Corporate raid

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A corporate raid is an American English business term for buying a large interest in a corporation and then using voting rights to enact measures directed at increasing the share value. The measures might include replacing top executives, downsizing operations, or liquidating the company.

By the end of the 1980s, management of many large publicly traded corporations reacted negatively to the threat of potential hostile takeover or corporate raid and pursued drastic defensive measures including poison pills, golden parachutes and increasing debt levels on the company's balance sheet.

In later years, many of the corporate raiders would be re-characterized as "activist shareholders".

Contents

History

Early history
(Origins of modern private equity)

The 1980s
(LBO boom)

The 1990s
(LBO bust and the VC bubble)

The 2000s
(Dot-com bubble to the credit crunch)

Corporate raids became the hallmark of a handful of investors in the 1970s and 1980s. Among the most notable corporate raiders of the 1980s were Carl Icahn, Victor Posner, Nelson Peltz, Robert M. Bass, T. Boone Pickens, Harold Clark Simmons, Kirk Kerkorian, Sir James Goldsmith, Saul Steinberg and Asher Edelman. These investors used a number of the same tactics and targeted the same type of companies as more traditional leveraged buyouts and in many ways could be considered a forerunner of the later private equity firms. In fact it is Posner, one of the first "corporate raiders" who is often credited with coining the term "leveraged buyout" or "LBO"[1]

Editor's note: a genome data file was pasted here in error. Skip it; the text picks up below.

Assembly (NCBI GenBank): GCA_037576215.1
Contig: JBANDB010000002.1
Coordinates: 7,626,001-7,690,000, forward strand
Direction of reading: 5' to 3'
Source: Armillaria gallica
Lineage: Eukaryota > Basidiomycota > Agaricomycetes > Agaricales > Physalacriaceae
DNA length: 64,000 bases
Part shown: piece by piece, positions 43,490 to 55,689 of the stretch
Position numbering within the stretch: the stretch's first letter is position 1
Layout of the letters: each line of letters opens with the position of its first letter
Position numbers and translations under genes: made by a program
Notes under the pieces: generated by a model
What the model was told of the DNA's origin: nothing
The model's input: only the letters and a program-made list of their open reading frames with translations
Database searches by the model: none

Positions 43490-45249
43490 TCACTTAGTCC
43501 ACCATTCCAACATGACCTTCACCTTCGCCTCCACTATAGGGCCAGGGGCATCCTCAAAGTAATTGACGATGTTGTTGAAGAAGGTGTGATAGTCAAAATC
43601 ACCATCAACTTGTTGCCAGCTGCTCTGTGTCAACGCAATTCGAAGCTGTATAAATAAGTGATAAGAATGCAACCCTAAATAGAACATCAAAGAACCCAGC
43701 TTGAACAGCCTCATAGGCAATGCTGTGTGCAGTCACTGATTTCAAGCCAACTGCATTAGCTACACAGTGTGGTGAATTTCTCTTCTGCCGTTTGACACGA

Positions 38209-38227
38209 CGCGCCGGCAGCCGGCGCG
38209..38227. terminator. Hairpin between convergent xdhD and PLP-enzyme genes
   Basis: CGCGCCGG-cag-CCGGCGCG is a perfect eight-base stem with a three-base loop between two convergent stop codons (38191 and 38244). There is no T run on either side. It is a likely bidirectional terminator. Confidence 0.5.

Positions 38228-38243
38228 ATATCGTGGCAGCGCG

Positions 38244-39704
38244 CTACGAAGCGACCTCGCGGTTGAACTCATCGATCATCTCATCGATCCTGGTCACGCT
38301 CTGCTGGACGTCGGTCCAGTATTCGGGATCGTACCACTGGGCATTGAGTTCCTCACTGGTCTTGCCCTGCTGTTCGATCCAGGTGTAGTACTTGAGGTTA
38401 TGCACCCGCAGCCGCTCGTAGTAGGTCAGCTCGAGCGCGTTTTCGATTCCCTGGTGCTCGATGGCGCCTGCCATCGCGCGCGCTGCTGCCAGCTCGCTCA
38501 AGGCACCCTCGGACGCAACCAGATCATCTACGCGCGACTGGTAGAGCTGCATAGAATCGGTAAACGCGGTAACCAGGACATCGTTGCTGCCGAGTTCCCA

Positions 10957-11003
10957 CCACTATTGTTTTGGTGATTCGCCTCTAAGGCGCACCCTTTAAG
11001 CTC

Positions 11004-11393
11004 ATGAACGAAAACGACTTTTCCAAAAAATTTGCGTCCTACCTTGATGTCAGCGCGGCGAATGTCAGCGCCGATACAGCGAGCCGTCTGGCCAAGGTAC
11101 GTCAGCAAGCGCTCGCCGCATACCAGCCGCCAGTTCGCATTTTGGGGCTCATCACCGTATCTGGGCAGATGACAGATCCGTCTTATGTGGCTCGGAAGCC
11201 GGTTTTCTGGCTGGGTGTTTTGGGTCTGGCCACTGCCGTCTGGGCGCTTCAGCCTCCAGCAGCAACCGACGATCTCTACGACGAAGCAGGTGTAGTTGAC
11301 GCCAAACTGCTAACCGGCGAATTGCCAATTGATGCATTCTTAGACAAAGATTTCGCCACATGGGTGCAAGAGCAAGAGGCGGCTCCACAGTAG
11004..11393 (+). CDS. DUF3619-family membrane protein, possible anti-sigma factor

Victor Posner, who had made a fortune in real estate investments in the 1930s and 1940s, acquired a major stake in DWG Corporation in 1966. Having gained control of the company, used it as an investment vehicle that could execute takeovers of other companies. Posner and DWG are perhaps best known for the hostile takeover of Sharon Steel Corporation in 1969, one of the earliest such takeovers in the United States. Posner's investments were typically motivated by attractive valuations, balance sheets and cash flow characteristics. Because of its high debt load, Posner's DWG would generate attractive but highly volatile returns and would ultimately land the company in financial difficulty. In 1987, Sharon Steel entered Chapter 11 bankruptcy protection.[2]

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